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title: 'The Day book. (Chicago, Ill.) 1911-1917, April 04, 1912, Image 5',
meta: 'News about Chronicling America - RSS Feed',
Image provided by: University of Illinois at Urbana-Champaign Library, Urbana, IL
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tors are said to be willing to agree
to pay 62l2 cents an hour-' the
first year and 65 cents the next
Unidentified man run down
and killed by a touring car at the
'corner of Madison and State
streets at noon today.
Apparently, South Halsted
street is not in favor of woman
Mrs; Potter Palmer is return
ing from her home in South
next week. Do you care? We
don't, not a darn bit!
THE GIRL WHO SHOCKED
A CONTINENT IS HOME
Hempstead, L. L, April 2.
Weary for the familiar faces and
landscapes of her home, Floretta
Whaley, the girl who shocked a
continent by her elopement six
years ago, has returned here.
Six years ago, the name of Flo
retta Whaley was on every ton
gue. She had disappeared with
the Rev. Jere K. Cooke, rector of
the erclusive St. George's Episco
pal church of this city.
Cooke was married. His wife
was of one of the oldest families
on Long Island. Both were prom
Miss Whaley lived with her
grandmother here, and attended
St. George's church. Caoke be
came interested in the girl, who
then was only 15 years old. They
were often together, and soon
tongues began to wag.
There were bitter scenes in
Cooke's home, and finally the
minister through up 'his church,
his respectability, his .wjfe and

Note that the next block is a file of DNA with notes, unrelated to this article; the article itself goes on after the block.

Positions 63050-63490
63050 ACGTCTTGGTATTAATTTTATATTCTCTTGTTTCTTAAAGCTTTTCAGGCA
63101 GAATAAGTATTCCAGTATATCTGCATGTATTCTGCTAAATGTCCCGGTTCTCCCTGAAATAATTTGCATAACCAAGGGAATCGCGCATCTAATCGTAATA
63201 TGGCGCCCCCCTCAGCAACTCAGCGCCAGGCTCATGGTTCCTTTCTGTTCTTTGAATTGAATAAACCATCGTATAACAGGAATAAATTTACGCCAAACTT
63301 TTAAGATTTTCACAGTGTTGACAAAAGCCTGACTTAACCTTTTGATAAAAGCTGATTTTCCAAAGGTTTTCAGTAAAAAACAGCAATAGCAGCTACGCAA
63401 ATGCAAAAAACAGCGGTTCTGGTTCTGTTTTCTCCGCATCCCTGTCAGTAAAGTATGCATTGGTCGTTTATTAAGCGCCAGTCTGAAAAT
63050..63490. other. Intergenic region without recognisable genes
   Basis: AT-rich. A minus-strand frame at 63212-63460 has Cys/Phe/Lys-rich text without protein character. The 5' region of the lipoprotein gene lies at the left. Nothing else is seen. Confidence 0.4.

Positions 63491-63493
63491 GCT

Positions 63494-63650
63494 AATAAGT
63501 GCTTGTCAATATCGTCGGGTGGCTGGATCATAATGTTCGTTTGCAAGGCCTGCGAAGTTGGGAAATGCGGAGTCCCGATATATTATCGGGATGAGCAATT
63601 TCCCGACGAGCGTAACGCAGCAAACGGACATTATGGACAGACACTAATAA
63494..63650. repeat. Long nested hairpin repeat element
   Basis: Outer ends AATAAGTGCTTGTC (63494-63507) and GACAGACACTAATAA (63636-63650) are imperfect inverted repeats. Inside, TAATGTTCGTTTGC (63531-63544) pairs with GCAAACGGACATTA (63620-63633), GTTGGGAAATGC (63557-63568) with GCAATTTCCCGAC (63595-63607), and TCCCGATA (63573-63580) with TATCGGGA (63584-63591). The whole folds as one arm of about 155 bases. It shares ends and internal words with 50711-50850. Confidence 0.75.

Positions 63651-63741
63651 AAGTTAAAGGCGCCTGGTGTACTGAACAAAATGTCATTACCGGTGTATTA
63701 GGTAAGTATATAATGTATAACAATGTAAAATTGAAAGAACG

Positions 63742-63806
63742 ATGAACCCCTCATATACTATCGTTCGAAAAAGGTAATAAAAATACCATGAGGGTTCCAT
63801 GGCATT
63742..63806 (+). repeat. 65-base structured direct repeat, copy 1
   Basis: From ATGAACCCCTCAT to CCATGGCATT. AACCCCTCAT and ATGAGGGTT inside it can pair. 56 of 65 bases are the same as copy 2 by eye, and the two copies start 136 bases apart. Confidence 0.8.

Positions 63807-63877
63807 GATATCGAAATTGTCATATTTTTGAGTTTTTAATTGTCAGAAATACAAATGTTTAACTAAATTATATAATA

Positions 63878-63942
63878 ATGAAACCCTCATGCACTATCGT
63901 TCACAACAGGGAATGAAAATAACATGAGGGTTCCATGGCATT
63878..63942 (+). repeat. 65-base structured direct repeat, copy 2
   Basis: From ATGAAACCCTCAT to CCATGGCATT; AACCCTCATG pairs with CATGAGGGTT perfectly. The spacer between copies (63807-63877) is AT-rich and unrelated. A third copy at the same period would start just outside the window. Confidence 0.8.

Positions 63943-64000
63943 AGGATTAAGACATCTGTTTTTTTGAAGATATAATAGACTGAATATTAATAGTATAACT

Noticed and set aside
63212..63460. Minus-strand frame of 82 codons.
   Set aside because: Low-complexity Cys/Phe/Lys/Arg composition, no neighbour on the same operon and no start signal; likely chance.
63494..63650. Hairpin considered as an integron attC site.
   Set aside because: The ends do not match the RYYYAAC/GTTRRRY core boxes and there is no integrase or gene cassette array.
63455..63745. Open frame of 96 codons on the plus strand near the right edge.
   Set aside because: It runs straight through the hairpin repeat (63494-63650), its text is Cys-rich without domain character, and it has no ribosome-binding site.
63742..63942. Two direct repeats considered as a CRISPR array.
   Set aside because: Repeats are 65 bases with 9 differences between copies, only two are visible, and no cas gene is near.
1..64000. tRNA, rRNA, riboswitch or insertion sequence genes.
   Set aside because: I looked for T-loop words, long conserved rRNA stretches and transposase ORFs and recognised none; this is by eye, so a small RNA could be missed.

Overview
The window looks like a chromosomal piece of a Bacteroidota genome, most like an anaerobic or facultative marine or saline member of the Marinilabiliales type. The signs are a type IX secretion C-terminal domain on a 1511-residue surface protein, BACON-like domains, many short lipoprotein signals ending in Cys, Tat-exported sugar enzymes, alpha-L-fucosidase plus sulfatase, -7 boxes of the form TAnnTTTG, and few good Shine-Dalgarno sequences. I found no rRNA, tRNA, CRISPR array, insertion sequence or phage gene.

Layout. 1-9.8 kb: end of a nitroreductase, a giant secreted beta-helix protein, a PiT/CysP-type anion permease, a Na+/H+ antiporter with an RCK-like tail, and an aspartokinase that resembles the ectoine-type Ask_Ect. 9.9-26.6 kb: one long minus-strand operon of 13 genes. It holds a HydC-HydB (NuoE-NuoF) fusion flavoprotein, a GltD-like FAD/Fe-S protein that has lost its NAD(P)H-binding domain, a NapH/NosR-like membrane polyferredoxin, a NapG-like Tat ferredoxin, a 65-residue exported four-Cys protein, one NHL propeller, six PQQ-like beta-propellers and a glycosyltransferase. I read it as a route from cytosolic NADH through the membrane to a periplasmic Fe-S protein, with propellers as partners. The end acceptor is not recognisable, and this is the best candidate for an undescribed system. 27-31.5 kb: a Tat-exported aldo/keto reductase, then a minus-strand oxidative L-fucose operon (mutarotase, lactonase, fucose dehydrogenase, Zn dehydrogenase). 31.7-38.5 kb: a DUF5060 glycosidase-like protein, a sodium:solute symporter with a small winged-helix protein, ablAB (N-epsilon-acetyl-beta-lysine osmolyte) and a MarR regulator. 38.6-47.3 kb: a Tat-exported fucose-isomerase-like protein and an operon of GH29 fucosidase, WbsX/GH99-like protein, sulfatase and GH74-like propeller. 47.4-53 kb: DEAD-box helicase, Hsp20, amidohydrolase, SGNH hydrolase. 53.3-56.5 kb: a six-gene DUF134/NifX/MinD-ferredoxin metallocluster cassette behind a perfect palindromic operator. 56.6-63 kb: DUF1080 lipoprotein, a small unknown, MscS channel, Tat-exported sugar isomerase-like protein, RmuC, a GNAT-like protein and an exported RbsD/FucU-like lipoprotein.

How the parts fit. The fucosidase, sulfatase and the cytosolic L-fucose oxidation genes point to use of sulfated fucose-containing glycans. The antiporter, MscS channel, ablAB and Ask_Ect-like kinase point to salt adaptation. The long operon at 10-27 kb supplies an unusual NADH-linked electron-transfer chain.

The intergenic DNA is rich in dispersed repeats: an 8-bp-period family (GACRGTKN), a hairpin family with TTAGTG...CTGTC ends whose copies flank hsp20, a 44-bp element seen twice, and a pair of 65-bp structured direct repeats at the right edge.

family, and ran away with Floret
The elopement was so well con
trived that no trace of the couple
coiild be found for a long time. "
But at last it was learned that
they had beeir wandering from'j
place to place over the country,1-?
like hunted things. Cooke work- '
ed, when he could get work, as a
carpenter, and sometimes they .
were without food. '
Miss Whaley gave the end of a
the story today. After two years"
of wandering she and the man she
calls her "husband" settled in ,
San Francisco. The minister,
went to work there as a painter
and decorator. He was quite.-1
successful. Floretta says he owns '.
an establishment, and has 15
men working for him. '
Floretta told her grandmothertr
today that she was known as1
"Mrs. BalcolmM in California.
"I can't many my husband be-
cause Mrs. Cooke wont get a di-
vorce," she said, quaintly.
The girl will inherit $25,000 '
from her father's estate when she
is 21, and when her old grand
mother dies, she will get $50,000
Cooke is in New York. Floret-
ta refused to give his address to- '
day. She brought her two chil
dren on her visit to "the home
"He discovered that his wife I
had "two detectives trailing him r
for six months."
"How did he discover it?" ,-f.
"She sent him.Jthe bill." .